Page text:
Now, when moisture builds up in the dryer 58, periodically the supplied hydrogen is switched from the main fuel inlet 48 to the second hydrogen inlet 72. For this purpose, a valve (not shown) will be closed to close off the main fuel inlet 48. Simultaneously, the hydrogen control valve 74 would be opened. The second shut-off valve 76 would remain closed and the first shut-off valve 56 opened. This permits supply of hydrogen from the second hydrogen inlet 72 through the dryer 58 towards the anode side of the stack 42.
The pump 54 would be run as before. Consequently, hydrogen will be cycled through the stack and the water separator 50. As hydrogen is consumed, fresh hydrogen will be supplied from the inlet 72, and this hydrogen would be humidified in the dryer 58 thereby serving to remove moisture from the dryer 58 and recharge the dryer.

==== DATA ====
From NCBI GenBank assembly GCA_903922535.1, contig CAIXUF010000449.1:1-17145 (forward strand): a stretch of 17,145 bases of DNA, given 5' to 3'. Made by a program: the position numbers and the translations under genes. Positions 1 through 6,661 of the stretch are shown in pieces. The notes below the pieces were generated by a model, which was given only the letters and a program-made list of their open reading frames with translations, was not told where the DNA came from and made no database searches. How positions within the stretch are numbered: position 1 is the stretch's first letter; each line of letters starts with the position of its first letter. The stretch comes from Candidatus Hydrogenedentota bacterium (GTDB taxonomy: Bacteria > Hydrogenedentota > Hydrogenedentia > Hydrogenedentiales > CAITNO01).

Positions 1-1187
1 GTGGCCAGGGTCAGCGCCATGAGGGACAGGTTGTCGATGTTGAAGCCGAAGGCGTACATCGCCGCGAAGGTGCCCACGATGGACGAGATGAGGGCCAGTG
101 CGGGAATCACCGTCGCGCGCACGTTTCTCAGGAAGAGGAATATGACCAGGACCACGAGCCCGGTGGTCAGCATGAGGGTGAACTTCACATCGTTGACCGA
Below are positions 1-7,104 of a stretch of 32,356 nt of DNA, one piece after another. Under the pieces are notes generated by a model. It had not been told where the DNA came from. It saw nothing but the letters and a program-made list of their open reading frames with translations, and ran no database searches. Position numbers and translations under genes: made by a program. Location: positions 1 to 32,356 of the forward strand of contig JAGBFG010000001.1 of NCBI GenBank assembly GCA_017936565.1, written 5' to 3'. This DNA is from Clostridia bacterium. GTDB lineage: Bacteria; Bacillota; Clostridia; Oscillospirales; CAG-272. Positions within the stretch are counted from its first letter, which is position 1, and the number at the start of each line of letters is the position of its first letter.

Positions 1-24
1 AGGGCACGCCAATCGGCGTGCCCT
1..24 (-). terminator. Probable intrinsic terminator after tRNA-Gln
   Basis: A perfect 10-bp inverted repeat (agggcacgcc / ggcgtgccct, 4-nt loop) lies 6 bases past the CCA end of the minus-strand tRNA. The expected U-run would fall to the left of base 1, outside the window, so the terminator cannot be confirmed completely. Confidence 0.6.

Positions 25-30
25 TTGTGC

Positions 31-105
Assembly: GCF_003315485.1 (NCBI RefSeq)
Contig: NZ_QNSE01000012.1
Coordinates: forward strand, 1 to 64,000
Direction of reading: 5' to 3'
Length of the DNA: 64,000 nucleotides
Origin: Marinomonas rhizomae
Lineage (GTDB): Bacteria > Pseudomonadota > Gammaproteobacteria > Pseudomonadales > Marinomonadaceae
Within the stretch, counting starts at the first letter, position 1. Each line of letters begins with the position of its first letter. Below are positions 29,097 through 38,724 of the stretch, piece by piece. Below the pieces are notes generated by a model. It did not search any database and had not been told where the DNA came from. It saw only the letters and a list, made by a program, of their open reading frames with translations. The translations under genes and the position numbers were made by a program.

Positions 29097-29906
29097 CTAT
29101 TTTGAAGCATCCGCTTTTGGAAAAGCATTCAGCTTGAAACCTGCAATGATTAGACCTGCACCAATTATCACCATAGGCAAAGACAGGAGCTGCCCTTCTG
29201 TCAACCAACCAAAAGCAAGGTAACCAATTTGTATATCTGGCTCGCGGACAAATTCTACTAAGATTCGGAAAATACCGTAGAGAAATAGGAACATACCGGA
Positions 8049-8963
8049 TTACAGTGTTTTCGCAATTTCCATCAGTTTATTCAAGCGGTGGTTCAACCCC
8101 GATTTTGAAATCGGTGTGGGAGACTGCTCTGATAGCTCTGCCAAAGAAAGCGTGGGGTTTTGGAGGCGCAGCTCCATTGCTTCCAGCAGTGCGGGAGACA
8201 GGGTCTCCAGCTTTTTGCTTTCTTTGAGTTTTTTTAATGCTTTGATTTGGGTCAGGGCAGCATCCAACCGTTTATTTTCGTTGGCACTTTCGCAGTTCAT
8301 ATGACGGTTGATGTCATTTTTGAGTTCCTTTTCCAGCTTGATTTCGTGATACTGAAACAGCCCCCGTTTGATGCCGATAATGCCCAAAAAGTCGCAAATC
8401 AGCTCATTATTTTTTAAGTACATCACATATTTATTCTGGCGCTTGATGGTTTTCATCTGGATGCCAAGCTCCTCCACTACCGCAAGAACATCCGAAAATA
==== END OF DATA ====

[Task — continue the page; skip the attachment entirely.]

After a suitable period of time, the hydrogen control valve 74 will be closed arid hydrogen supply would be recommenced through the main hydrogen or fuel inlet 48. The dryer 58 would then be in a dried or recharge condition, ready to recover moisture from gas during the purge cycle.
The advantage of this embodiment, as compared to that of FIG. 4, is that it recovers moisture and uses it to add humidity to incoming hydrogen. At the same time, it does not require replacement of the dryer, to effect recharging of the dryer.
While the invention has been described in relation to both humidification on the cathode side and the anode side, this invention is primarily concerned with humidification on the anode side.